NEW YORK — The New York Police Department on Monday announced the dismissal of Officer Daniel Pantaleo for his role in the 2014 death of Eric Garner.
New York Police Commissioner James O'Neill announced the decision Monday morning at a news conference.
"I served for nearly 34 years as a New York City cop before becoming a police commissioner," O'Neill said. "I can tell you that had I been in Officer Pantaleo's position, I might have made some of the same mistakes."
Police suspended Officer Daniel Pantaleo earlier this month after a judge recommended he be fired for his role in Garner's death. The judge determined Pantaleo used a banned chokehold to subdue Garner, 43, who had been suspected of selling loose cigarettes in Staten Island, NPR reported. The judge did not find Pantaleo guilty of intentionally restricting Garner's breathing, according to NPR.
"Trials Commissioner (Rosemarie) Maldonado ruled that officer Pantaleo’s use of a prohibited chokehold was reckless and constituted a gross deviation from the standard of conduct established for a New York City police officer," O'Neill said Monday. "I agree with the deputy commissioner of trial's legal findings and recommendations and it is clear that Daniel Pantaleo can no longer serve as a New York City police officer."
The president of New York City's largest police union, the Police Benevolent Association, accused O'Neill of choosing "politics and his own self-interest over the police officers he claims to lead," in a statement released Monday.
"He has chosen to cringe in fear of the anti-police extremists, rather than standing up for New Yorkers who want a functioning police department, with cops who are empowered to protect them and their families," Lynch said.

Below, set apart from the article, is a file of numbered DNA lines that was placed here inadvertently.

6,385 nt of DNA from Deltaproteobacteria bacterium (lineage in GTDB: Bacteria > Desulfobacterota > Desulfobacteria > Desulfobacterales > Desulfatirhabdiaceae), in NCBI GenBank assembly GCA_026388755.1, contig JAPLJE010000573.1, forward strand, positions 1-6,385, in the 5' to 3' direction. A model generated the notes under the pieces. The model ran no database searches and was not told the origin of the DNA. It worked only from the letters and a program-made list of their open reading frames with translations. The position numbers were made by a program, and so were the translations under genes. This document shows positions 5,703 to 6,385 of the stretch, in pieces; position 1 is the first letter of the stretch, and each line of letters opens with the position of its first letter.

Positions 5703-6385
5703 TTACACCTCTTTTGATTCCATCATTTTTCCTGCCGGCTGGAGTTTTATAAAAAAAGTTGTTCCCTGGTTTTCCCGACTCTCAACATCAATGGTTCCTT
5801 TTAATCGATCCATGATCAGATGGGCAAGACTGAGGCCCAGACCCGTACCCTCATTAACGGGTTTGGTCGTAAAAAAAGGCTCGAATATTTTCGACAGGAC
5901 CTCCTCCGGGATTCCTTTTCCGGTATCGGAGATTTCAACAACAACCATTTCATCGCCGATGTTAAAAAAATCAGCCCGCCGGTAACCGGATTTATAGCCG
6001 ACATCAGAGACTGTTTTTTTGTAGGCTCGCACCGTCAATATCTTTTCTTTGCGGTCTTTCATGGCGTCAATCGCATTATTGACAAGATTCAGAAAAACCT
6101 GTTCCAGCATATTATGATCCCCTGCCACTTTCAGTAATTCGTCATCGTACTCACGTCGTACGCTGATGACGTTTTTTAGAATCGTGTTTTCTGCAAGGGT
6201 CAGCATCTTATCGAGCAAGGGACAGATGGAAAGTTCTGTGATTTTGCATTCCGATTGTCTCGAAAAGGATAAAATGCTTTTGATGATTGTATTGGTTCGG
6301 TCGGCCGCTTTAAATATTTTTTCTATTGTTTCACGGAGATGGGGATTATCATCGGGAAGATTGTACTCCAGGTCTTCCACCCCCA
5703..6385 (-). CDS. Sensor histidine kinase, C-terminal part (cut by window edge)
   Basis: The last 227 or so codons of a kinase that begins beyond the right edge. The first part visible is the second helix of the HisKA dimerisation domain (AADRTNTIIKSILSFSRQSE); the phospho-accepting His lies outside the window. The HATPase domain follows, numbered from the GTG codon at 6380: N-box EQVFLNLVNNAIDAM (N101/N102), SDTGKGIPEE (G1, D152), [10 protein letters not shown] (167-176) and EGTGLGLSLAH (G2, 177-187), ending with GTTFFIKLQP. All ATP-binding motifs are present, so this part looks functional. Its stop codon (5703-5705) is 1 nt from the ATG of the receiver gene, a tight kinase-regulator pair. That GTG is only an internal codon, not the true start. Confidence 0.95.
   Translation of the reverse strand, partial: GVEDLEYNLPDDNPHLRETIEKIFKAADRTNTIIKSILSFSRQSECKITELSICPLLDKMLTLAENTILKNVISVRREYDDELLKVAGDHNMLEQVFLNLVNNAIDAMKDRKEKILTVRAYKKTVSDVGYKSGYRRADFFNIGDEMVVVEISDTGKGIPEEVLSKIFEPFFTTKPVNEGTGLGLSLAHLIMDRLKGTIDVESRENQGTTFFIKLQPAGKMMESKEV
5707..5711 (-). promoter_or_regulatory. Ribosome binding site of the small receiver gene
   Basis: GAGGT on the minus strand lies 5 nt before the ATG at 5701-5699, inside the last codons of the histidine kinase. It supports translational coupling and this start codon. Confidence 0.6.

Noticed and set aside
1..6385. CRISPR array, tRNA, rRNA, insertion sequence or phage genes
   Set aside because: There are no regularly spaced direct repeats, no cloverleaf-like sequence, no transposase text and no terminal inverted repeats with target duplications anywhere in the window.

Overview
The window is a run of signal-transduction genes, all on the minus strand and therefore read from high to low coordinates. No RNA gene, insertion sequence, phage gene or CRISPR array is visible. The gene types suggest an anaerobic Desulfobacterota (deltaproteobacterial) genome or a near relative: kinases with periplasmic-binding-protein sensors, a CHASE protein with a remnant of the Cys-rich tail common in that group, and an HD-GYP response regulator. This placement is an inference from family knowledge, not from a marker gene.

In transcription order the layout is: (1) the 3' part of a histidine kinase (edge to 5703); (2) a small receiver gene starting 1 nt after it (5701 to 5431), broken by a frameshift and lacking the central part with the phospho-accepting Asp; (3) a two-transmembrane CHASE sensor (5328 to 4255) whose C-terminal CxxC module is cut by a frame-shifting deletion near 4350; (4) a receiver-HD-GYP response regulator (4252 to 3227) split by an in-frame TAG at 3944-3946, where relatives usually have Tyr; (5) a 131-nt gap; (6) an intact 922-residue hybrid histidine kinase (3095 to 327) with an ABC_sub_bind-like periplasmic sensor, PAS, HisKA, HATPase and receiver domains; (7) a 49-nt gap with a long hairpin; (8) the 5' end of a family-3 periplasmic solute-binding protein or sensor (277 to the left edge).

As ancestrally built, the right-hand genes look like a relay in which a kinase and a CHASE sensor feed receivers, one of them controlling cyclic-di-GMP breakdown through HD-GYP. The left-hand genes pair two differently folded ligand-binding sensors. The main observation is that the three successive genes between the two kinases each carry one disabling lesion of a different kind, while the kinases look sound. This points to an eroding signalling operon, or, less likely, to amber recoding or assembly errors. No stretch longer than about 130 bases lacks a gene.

Garner's family welcomed news of Pantaleo's dismissal at a news conference Monday afternoon but questioned how long the decision took and vowed to continue working toward police reforms.
"I don't want another Eric Garner. I will do everything in my power to never see another Eric Garner," Garner's daughter, Emerald Garner, told reporters. "I don't even want to see another video of a person being choked out. Because it wasn't supposed to happen to him. It's not supposed to happen. I should not be here standing with my brother, fatherless. I should be standing here with my father."
U.S. Attorney General William Barr last month declined to pursue a federal indictment against Pantaleo on civil rights charges, The New York Times reported.
Videos of the July 17, 2014, encounter taken by bystanders showed Garner, who was unarmed and black, telling officers, "I can't breathe" nearly a dozen times before he became unconscious. The medical examiner's office determined a chokehold contributed to Garner's death, the Associated Press reported.
Videos of the incident spurred protests nationwide, turning "I can't breathe" into a rallying cry against police brutality and violence.
Pantaleo was stripped of his gun and put on desk duty after the incident but continued to draw a hefty salary since Garner’s death, with his pay peaking at more than $120,000 in 2017, according to city payroll records.
A grand jury in Staten Island declined to indict Pantaleo on state charges in December 2014.
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